Proximal humeral fractures in adults
- Rebecca Bassett, MD
Rebecca Bassett, MD
- Adjunct Clinical Assistant Professor
- University of North Carolina School of Medicine
- Section Editors
- Patrice Eiff, MD
Patrice Eiff, MD
- Section Editor — Adult Orthopedics; Sports-Related Injuries
- Professor of Family Medicine
- Oregon Health & Science University
- Chad A Asplund, MD, FACSM, MPH
Chad A Asplund, MD, FACSM, MPH
- Associate Professor of Health and Kinesiology
- Director of Athletic Medicine
- Head Team Physician
- Georgia Southern University
- Deputy Editor
- Jonathan Grayzel, MD, FAAEM
Jonathan Grayzel, MD, FAAEM
- Senior Deputy Editor — UpToDate
- Deputy Editor — Adult and Pediatric Emergency Medicine
- Deputy Editor — Primary Care Sports Medicine (Adolescents and Adults)
- Assistant Professor of Emergency Medicine
- University of Massachusetts Medical School
Proximal humerus fractures occur most commonly in the elderly and their incidence is increasing. Fractures of the humerus can occur proximally, in the shaft (diaphysis), or distally. The majority of both proximal and midshaft humerus fractures are nondisplaced and can be treated conservatively (nonsurgically). Complex fracture patterns pose greater challenges for treatment.
Proximal fractures of the humerus will be reviewed here. Nonstress and stress fractures of the shaft of the humerus are discussed separately. (See "Midshaft humeral fractures in adults" and "Stress fractures of the humeral shaft".)
The humerus is the largest bone in the upper extremity. The proximal humerus articulates with the glenoid of the scapula to form the glenohumeral (shoulder) joint (figure 1 and figure 2 and figure 3). The muscles and tendons of the rotator cuff, the acromion, and ligamentous attachments, such as those between the coracoid process of the scapula and the acromion, both stabilize the glenohumeral articulation and provide for the shoulder’s wide range of motion. The distal humerus articulates with the radius and ulna at the elbow.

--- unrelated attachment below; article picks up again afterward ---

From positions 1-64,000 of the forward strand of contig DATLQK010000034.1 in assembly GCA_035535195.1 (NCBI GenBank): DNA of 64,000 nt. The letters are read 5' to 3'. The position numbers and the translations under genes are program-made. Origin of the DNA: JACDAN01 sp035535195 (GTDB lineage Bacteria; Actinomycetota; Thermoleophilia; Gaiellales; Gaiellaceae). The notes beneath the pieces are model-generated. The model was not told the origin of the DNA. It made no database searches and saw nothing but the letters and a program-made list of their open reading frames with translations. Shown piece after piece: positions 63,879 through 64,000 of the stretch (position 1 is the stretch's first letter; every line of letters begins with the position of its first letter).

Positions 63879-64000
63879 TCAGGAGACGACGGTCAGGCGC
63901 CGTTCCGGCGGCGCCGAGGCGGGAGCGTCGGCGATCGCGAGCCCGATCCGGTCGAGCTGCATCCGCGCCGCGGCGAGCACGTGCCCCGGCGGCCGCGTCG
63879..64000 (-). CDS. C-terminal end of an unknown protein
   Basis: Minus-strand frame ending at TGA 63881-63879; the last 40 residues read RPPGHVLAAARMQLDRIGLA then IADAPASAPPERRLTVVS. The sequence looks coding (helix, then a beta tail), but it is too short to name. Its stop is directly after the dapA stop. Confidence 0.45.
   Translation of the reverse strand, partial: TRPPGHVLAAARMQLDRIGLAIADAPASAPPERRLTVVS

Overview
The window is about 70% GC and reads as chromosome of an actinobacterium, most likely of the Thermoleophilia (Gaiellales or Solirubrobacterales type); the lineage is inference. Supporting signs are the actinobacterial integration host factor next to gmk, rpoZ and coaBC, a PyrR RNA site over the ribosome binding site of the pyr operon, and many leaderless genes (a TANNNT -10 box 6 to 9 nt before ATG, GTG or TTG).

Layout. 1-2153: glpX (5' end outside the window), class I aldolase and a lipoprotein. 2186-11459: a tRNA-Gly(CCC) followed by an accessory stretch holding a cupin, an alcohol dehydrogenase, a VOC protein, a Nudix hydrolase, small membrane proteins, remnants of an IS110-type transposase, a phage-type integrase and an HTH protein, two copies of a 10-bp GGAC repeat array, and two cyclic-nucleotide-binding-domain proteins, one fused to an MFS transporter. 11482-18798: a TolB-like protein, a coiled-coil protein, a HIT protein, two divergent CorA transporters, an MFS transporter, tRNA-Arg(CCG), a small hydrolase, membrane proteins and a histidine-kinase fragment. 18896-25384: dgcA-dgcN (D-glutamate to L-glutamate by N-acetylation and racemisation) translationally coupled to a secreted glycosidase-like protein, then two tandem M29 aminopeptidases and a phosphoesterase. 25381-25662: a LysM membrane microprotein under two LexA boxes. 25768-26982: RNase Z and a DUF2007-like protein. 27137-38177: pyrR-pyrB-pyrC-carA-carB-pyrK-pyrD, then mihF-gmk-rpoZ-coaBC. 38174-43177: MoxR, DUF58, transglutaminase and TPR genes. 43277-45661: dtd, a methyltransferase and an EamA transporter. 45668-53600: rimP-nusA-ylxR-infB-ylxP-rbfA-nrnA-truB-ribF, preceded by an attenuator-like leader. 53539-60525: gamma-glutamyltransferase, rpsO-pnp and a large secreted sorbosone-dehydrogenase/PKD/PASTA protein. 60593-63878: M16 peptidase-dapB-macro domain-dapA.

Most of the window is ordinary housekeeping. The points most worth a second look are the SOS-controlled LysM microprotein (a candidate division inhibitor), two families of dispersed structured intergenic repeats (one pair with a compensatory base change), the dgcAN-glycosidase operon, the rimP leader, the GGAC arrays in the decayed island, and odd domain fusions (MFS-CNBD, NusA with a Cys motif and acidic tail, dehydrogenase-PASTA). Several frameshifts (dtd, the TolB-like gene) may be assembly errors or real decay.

According to the Neer classification, the proximal humerus is divided into four sections: the anatomical neck, the surgical neck, the greater tuberosity, and the lesser tuberosity (figure 4) . (See 'Neer classification' below.)
●The anatomical neck consists of the widened articular surface of the humeral head.
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- PERTINENT ANATOMY
- EPIDEMIOLOGY AND RISK FACTORS
- MECHANISM OF INJURY
- SYMPTOMS AND EXAMINATION FINDINGS
- RADIOGRAPHIC FINDINGS
- Fracture patterns
- - Neer classification
- INDICATIONS FOR ORTHOPEDIC CONSULTATION OR REFERRAL
- INITIAL TREATMENT
- FOLLOW-UP CARE
- Duration of immobilization
- Subsequent visits
- RETURN TO SPORT OR WORK
- SUMMARY AND RECOMMENDATIONS